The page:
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Rieger art glass auction is one of a kind for Kansas, auctioneer says
06/25/2014 5:53 PM
06/25/2014 5:53 PM
WICHITA — Some people may wonder how Woody Auction in Douglass, a Butler County city of fewer than 2,000 people, could have a glass auction that brings in millions.
John Woody, founder of the auction house, likes to say you could have an auction in a cornfield, and the right people would come.
"Literally, it doesn't matter where you hold it," says his son Jason, who now owns the company, which specializes in antique-glass auctions.
"Quality will bring out the buyers."
The art glass that Wichitan Karin Rieger is selling is of such quality that buyers are coming from around the country and as far away as Japan for a series of auctions that will sell about 3,000 pieces.
The first was March 20 and brought in $1.3 million.
"Kansas has never seen anything of this caliber – ever," Jason Woody says of the art glass auctions.
"There's just nothing like the antique glass that is being shown in this collection."
He says that's particularly true of the first three auctions.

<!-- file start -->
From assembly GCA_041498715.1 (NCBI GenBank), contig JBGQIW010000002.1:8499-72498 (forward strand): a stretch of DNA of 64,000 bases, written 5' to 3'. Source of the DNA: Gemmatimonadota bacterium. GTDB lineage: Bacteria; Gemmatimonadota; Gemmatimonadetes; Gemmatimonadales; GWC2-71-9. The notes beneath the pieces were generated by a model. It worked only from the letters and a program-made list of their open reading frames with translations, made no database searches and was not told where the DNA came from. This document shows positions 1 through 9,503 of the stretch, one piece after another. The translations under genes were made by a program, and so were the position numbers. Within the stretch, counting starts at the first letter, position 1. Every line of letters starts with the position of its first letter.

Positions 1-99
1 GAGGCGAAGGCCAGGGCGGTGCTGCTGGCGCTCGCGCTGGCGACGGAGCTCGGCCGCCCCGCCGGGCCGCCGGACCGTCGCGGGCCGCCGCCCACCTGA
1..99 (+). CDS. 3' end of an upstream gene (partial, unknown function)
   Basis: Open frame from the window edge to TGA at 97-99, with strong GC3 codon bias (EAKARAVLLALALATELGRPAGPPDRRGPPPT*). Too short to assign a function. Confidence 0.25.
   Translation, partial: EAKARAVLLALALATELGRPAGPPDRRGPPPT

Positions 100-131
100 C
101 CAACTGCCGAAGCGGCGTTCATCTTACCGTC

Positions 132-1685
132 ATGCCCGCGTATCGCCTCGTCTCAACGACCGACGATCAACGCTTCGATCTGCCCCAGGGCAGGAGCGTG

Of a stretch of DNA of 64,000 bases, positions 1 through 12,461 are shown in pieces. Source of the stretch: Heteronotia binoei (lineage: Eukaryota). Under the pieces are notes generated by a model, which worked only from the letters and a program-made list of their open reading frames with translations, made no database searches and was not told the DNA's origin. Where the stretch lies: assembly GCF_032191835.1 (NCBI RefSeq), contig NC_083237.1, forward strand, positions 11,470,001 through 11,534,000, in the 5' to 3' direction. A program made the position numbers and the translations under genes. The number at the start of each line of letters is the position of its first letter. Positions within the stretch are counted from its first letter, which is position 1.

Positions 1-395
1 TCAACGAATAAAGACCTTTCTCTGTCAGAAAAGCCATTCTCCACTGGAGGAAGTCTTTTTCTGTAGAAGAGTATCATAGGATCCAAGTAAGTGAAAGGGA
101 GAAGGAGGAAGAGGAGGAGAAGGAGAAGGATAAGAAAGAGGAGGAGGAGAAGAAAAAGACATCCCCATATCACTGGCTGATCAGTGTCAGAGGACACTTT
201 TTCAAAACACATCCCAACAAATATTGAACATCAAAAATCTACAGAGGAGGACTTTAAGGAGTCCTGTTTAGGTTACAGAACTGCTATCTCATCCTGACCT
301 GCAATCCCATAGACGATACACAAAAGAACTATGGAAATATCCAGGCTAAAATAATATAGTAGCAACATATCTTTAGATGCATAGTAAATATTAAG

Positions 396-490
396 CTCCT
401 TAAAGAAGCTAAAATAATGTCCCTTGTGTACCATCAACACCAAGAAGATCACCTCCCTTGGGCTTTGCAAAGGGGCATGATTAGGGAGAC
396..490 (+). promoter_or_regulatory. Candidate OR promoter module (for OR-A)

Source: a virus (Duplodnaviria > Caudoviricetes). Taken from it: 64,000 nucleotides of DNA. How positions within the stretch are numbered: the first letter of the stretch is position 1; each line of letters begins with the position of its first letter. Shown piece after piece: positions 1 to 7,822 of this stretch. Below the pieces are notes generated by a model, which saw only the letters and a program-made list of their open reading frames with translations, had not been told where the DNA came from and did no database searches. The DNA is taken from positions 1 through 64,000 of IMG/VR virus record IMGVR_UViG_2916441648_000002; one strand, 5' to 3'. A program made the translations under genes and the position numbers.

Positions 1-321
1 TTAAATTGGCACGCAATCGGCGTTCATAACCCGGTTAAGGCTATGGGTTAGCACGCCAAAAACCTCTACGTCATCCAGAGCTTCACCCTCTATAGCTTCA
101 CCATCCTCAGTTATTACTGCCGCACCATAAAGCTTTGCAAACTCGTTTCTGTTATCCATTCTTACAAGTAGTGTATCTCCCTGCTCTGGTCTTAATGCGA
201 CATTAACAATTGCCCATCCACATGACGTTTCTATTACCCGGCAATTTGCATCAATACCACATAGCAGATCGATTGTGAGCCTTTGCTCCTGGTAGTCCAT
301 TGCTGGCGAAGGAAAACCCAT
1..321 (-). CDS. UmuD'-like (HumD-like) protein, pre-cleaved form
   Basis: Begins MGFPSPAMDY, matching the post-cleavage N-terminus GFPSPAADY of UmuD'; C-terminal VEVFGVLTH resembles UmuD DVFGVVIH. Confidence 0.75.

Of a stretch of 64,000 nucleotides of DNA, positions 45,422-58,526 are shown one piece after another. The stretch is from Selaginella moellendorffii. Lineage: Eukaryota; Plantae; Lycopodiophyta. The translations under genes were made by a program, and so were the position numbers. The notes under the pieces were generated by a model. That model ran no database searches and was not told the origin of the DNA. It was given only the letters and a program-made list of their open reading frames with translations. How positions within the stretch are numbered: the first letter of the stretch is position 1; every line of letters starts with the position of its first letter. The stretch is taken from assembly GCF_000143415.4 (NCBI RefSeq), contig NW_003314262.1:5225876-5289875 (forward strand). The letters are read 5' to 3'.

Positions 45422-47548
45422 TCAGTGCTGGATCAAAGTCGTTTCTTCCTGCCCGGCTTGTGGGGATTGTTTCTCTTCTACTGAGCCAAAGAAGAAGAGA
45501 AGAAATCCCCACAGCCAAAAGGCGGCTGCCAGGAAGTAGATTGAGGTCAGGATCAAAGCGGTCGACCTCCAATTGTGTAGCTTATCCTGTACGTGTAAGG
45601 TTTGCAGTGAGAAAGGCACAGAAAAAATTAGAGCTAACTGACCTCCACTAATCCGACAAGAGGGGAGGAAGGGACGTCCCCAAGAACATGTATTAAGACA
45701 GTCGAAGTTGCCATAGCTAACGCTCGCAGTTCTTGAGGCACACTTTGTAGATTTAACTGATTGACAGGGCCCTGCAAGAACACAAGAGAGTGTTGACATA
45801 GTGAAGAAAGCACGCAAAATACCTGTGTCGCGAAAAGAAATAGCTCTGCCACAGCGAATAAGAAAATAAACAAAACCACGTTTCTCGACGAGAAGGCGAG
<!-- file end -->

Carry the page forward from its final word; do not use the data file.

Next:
"You'd have to go to New York to Sotheby's or Christie's to see anything of the quality that's being shown here."
The next auction is May 29, and Jason Woody expects it to do as well as the first. More are scheduled for Aug. 1 and 2, Sept. 6 and one more yet-to-be-determined date.
Rieger, 83, and her husband, Ernest, a surgeon who died last fall, collected glass over five decades.
"We didn't sell," she says. "We just hoarded."
About Carrie Rengers
Carrie Rengers joined The Eagle's Business team in 2002 despite her inability to even balance a checkbook. Fortunately for her, and readers, her Have You Heard? blog is about business scoops and contains lots of news but almost no math.
A Michigan native, Carrie’s father was quite tragically transferred to Little Rock, Ark., in the middle of her sophomore year of high school. To make matters worse, her parents put her in a girls school. She recovered, though, and went on to enjoy being an English major at Hendrix College (the Harvard of the Ozarks, don’t you know). She worked for the weekly Arkansas Business and the statewide daily Arkansas Democrat-Gazette before moving to Wichita to be with her favorite writer and cook, husband Joe Stumpe.
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